The Democratic presidential nominee will give a speech in Fort Pierce this morning -- in Murphy's Treasure Coast congressional district -- and then she's campaigning in Coral Springs.

Karp said Murphy's campaign had already scheduled a fundraiser for Murphy to attend in New York, before Clinton's events were announced. Today marks the end of third-quarter fundraising.

For more than a year, Murphy's U.S. Senate race (now against Republican incumbent Marco Rubio) has been touted by national Democrats as a must-win to help them take back the Senate.

But while other top Democrats -- including President Barack Obama and Vice President Joe Biden -- are openly and repeatedly singing Murphy's praises, Clinton has been quiet. She hasn't mentioned him or his contest at public events during her numerous recent trips to campaign in the Sunshine State.

A couple hours after the Herald/Times pointed that out earlier this month, Clinton released a statement formally endorsing Murphy.

In subsequent trips to Florida, Clinton still hasn't brought up Florida's U.S. Senate race -- even as Democrats are trying to rally voters to the polls and Murphy continues to suffer from low name-recognition statewide. A Democratic-led Senate would be vital to a Clinton administration getting its agenda passed.

Her running mate Tim Kaine didn't mention either Murphy or the Senate race while in Miami on Sunday, but Kaine did name-drop Murphy briefly in Lakeland a day later, calling him a "great candidate."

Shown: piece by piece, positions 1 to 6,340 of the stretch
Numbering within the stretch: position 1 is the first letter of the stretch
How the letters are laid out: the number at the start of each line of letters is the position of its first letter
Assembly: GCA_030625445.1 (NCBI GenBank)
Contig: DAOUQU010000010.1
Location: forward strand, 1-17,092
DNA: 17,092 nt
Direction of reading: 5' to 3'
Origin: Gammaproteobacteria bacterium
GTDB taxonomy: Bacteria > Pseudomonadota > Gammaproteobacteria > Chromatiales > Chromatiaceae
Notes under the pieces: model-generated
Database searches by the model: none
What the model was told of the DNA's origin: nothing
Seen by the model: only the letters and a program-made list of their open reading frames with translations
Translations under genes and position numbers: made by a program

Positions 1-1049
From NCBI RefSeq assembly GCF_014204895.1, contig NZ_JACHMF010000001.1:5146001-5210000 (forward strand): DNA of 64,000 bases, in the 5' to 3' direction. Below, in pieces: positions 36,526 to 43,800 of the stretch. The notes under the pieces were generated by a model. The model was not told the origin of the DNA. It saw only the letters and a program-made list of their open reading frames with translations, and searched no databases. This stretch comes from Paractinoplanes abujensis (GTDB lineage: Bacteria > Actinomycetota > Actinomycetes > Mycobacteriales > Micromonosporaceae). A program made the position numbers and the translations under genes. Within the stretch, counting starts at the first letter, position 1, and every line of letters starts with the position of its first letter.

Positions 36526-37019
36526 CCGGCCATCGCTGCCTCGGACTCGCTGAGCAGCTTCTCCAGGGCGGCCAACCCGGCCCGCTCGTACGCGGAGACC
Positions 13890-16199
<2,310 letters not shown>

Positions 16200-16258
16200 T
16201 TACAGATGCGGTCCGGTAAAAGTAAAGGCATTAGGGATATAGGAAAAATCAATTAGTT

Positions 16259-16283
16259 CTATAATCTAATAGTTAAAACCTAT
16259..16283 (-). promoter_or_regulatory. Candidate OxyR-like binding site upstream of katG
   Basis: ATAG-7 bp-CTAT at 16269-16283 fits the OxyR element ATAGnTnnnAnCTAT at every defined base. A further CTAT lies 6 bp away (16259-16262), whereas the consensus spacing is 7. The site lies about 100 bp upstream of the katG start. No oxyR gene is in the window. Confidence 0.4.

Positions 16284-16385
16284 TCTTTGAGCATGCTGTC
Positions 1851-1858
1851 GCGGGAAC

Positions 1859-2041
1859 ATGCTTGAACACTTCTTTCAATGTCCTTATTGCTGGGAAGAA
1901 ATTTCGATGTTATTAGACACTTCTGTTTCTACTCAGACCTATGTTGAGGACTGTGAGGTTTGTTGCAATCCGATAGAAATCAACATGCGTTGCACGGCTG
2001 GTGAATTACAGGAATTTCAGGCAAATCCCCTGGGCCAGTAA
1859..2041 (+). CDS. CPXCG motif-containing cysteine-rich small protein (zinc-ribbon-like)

That was the first recognition the Clinton-Kaine operation has given Murphy during one of its events.

In other states, Clinton often gives shout-outs to local elected officials and congressional and Senate candidates at her rallies, particularly when they're in attendance with her. For instance, she praised Democratic candidates in similarly competitive U.S. Senate races in New Hampshire and North Carolina this week, with those candidates in the audience.

Murphy and Clinton have not been at the same event together for a year -- since when he attended a Clinton campaign event at Broward College last October.

On the Republican side, Rubio has also not appeared in person with presidential nominee Donald Trump. But Trump has acknowledged Rubio, as well as the importance of Florida's race; Trump was among those who urged Rubio to seek re-election.

Meanwhile, the Trump-Rubio dynamic is the polar opposite of the Clinton-Murphy one. Murphy has been all-in for Clinton since she announced her presidential bid, but Rubio has had the challenge of now supporting Trump, after a hostile, insult-riddled presidential competition between the two.

After today's New York fundraiser, Murphy will fly back to Florida. He has events planned Saturday in West Palm Beach and Venice.

Photo credit: Richard Graulich / AP/The Palm Beach Post

*This post has been updated to reflect Tim Kaine's mention of Murphy in Lakeland.

September 29, 2016

Murphy gets another gun-reform endorsement as NRA strikes

Murphy primary nite 1 - richard graulich pbp


As the National Rifle Association sets him in its sights, Democratic U.S. Senate candidate Patrick Murphy picked up another endorsement from a gun-reform group that could lend him some outside campaign and fundraising support.

The Fund to End Gun Violence announced Thursday it was adding Murphy, along with two congressional contenders in California and New York, to its list of endorsed candidates. U.S. Sen. Chris Murphy -- a Connecticut Democrat with no relation to Patrick Murphy -- founded the group to help elect candidates committed to combating gun violence.

"We all remember a time not that long ago when Democrats avoided talking about guns -- especially as candidates in competitive campaigns. But this year has marked a sea change in the fight to reduce gun violence. With 90 percent of voters behind us, Democrats are finally going on offense,” Chris Murphy said in a statement.